Sometimes, intelligent design helps users avoid mistakes, even though the original reasoning behind it had nothing to do with the mistake the user is about to make. Take fuel pump nozzles, for example.
Just recently, I had borrowed someone else’s car, and to show my thankfulness, I had volunteered to refuel the vehicle. At the gas station, I was a bit lost in thought when I grabbed the pump’s nozzle and placed it in the car’s fuel filler neck. Or, rather, tried to, because the nozzle wouldn’t fit.
As soon as I looked down at label identifying the type of fuel for that nozzle, I was glad it wouldn’t fit, because I was holding the wrong nozzle: the car I was about to refuel has a gasoline engine, but I had instinctively reached for the Diesel nozzle, because my own car runs on Diesel.
What prevented me from filling the car’s tank with the wrong type of fuel is that the Diesel nozzle has a slightly bigger diameter than the one for gasoline: an insert inside the car’s filler neck effectively reduces the inner diameter of the neck, so that, even though you can insert both nozzles into the wider top section of the filler neck, you can only fully insert the narrower nozzle for gasoline.
This design dates back to when unleaded gasoline was introduced in Germany. Pumps for unleaded fuel were equipped with nozzles sporting a smaller pipe diameter than those for leaded gasoline. In combination with the reduced inner diameter of the filler neck, this prevented drivers from filling up their cars with leaded gasoline, which would damage the catalytic converter, rendering it useless.
The nozzles for Diesel were not modified and retained a pipe diameter that was similar to the original, leaded gasoline nozzles. So, even though the original motivation for introducing a differently sized nozzle was about leaded vs. unleaded gas, and had nothing to do with Diesel vs. gasoline, it prevented me from filling up the borrowed car with the wrong type of fuel, which, in the worst case, might have caused major damage to the car’s engine.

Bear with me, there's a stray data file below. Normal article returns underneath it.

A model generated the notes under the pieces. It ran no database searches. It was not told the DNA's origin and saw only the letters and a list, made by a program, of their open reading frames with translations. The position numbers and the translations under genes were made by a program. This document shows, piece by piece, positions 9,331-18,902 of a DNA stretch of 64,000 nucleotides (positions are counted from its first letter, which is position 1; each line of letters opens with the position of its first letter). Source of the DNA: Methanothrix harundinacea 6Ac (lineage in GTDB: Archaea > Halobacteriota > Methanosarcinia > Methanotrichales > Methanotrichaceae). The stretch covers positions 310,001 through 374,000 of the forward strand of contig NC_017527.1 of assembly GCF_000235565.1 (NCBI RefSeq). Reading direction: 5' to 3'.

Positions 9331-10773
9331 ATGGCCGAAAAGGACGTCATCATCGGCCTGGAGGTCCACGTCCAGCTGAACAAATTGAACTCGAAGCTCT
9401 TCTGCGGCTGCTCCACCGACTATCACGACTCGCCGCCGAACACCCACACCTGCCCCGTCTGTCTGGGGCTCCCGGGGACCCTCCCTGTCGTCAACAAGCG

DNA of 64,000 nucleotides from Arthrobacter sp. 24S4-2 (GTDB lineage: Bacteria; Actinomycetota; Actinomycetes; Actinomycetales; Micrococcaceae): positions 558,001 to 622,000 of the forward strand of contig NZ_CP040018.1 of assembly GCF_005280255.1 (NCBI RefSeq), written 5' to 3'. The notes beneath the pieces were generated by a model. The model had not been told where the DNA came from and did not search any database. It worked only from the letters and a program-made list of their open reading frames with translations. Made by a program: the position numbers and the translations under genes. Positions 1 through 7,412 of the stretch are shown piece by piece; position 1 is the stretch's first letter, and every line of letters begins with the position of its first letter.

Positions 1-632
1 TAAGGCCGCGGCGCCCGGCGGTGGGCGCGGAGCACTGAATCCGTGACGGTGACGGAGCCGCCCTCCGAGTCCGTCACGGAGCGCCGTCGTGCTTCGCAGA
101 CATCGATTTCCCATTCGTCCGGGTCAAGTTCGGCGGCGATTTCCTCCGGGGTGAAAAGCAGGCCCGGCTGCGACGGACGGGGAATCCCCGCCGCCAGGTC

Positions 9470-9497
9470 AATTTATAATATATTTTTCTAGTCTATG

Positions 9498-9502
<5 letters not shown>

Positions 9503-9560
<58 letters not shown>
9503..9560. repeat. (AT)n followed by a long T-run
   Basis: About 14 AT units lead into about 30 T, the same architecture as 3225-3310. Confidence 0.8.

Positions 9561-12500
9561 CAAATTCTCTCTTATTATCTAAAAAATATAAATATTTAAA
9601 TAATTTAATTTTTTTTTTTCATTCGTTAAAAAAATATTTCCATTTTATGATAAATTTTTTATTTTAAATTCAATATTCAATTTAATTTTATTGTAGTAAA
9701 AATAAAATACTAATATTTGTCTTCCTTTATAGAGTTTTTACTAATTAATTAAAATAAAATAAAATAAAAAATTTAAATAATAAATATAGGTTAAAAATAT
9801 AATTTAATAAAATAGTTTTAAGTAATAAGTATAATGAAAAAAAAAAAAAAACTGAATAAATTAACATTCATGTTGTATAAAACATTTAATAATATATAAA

As a neat extra, the insert in this car’s filler neck is equipped with a spring-loaded door that seals the pipe, and which is pushed aside when inserting the nozzle. This would prevent spilling fuel in case the driver would drive off after refueling without putting the filler cap back into place.
What’s more, if you take a closer look at the picture above, you can see that the designer also invested a lot of thought into the handling of the filler cap: by attaching it to the car with a cord, you cannot lose it or forget it at the gas station; while refueling, the cap can be placed in a round hole on top of the door’s hinge, so it does not get in the way when inserting the nozzle (which sometimes happens when the cap holder is located on the inside of the fuel filler door); and the bright green color of the inner part of the cap and the receptacle work as a highly visible reminder of where the cap belongs when refueling the car.